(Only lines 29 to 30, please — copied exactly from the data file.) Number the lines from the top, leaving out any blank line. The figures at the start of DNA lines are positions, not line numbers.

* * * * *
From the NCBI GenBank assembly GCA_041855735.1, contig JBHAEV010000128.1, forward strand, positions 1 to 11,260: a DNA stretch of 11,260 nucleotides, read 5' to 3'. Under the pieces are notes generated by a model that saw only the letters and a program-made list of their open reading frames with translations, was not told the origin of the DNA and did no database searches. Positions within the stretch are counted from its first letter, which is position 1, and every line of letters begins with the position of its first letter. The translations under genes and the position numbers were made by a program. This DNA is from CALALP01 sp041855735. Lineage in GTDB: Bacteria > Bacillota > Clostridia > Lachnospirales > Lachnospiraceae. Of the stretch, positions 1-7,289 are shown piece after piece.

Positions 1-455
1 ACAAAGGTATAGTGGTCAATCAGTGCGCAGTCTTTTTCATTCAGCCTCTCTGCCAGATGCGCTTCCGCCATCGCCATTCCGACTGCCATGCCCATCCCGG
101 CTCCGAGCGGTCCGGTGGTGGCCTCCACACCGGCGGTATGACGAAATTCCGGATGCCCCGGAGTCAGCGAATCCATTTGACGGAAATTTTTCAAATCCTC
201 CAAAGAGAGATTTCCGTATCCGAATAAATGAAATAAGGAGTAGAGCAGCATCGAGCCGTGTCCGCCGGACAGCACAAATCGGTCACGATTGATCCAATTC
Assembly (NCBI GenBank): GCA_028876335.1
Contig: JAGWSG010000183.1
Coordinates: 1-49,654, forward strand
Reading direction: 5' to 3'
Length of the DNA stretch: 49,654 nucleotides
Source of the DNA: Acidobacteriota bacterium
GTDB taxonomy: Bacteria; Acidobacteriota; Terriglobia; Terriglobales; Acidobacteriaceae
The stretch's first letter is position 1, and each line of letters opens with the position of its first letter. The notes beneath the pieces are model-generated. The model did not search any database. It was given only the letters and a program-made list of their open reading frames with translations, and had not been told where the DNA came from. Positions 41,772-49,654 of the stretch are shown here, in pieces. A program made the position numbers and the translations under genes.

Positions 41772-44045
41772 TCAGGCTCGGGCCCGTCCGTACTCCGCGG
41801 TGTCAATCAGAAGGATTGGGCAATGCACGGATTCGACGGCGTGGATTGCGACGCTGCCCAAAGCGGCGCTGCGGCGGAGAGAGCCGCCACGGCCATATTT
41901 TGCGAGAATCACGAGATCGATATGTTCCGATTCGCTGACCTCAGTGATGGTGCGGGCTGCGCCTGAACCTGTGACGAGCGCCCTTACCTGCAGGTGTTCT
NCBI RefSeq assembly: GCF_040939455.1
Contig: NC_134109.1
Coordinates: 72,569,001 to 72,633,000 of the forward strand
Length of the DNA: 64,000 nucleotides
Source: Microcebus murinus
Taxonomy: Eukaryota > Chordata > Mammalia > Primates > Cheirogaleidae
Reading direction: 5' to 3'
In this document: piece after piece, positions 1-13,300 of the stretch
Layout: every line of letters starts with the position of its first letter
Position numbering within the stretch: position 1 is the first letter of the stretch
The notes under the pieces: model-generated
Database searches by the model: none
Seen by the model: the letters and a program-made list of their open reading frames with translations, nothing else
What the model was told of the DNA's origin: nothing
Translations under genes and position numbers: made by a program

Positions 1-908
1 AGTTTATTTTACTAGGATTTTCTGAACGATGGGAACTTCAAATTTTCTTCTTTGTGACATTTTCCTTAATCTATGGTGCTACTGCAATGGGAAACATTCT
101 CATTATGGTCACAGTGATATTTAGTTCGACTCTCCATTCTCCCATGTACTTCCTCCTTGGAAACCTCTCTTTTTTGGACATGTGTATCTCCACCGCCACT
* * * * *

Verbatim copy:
Database searches by the model: none
Seen by the model: the letters and a program-made list of their open reading frames with translations, nothing else